Might Wanna Look at Wiki too.....Click Me
Twin tube vs. Monotube

Good Read: Twin Tube vs. Monotube....CLICK ME
Basically Twin tube = comfort; Monotube = Performance

Back to the good stuff. While skipping the boring and tedious derivations, the undamped natural frequency is:

Nat. Frequency (omega) = Square root(wheel rate / sprung mass)

If the wheel rate is maintain constant, the natural freq decreases as the payload increases. It is possible to determine a variable wheel-rate which will ensure that the natural frequency ramains constant as the sprung mass increases. (More on that later)

Effective corner damping coefficients may be set by the damping ratio:

damping ratio (ζ) = effective wheel damping ratio / (2*omega*mass of the vehicle)

- Critical damping (ζ=1) is the boundary limiting oscillation after disturbance.

- Slightly overdamped (ζ=1.2) will keep the wheels hard-pressed to the ground.

- Slightly underdamped (ζ=0.6) will allow more rapid response to disturbance say rolling into a turn) without much oscillation.

- More underdamped (ζ=0.35) will allow rapid wheel deflection, such as necessary to follow a rough surface.

This part is hard because companies do not give these values. But you can calculate a critical damping ratio and go from there. You can see that there is A LOT of fine tuning that goes into this.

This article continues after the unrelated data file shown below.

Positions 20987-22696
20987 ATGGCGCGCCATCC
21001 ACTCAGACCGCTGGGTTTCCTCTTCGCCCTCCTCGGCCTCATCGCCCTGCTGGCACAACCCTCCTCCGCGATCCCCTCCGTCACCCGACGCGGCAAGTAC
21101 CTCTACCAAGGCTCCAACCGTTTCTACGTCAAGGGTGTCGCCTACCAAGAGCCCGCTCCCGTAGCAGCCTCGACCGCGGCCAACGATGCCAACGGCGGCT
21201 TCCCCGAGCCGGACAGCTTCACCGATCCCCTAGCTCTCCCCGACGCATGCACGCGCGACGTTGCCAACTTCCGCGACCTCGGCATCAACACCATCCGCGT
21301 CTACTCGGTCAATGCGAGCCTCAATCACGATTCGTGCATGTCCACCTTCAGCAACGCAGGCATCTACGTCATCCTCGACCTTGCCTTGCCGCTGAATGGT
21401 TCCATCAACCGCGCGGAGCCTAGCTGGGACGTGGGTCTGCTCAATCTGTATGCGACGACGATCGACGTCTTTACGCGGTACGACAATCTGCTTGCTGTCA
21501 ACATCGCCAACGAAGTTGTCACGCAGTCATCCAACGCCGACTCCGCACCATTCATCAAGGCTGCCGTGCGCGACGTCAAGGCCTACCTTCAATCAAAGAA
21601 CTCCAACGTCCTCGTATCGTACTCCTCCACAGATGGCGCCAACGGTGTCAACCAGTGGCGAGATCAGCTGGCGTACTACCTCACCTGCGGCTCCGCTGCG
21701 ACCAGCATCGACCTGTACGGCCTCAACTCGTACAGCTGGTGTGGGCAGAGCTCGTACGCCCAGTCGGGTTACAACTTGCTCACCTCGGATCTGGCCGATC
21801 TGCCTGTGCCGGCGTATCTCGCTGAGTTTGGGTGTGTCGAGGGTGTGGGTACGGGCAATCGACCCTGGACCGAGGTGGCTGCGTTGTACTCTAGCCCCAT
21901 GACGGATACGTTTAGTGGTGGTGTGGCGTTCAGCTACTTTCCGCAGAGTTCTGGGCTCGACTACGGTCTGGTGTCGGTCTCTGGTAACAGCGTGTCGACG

Look at this pic:

Normally you want to find that range of overshoot to not allow the car to go haywire when you hit a bump, but also you dont want to car to overshoot and bounce like a pogo stick when hitting a bump and returning on the rebound. Again, you can solve for which damping ratio you'd like and find a coefficient of damping and go from there. You might be able to ask companies for their values, but be warned, they might not give it to you.

Happian-Smith:

In dealing with road surface undulations in the bump direction (damper being compressed) relatively low levels of damping are required when compared with the rebound motion(damper being extended). This is because the damping force produced in bump tends to aid the acceleration of the spring mass, while in rebound an increased level of damping is required to dissipate the energy stored in the suspension spring.

What is the ultimate design? A controllable suspension (DCC) that electronically controls the adjustment forms of the basis of improving ride and handling. AKA Sport Standard and Comfort. Most companies design for the middle, but what the user wants to decide between tracking and daily driving? This system provails.

The biggest is when you chose a static spring and shock setup that has to balance the two: Comfort and Sport. Thats where multivariable input shocks such as Koni FSDs come into play. Basically just a valve that has high limits that soak up the major bumps in the road, but at slow compressions, such as during turns, they act as a performance shock. Still....when does the valve open? Thats left for some interpretation and subjective reasoning to deteremine "ride quality"

**Reference PDF**

An objective approach to ride quality will be discussed further, when I can collaborate my notes a little better....Stay tuned.......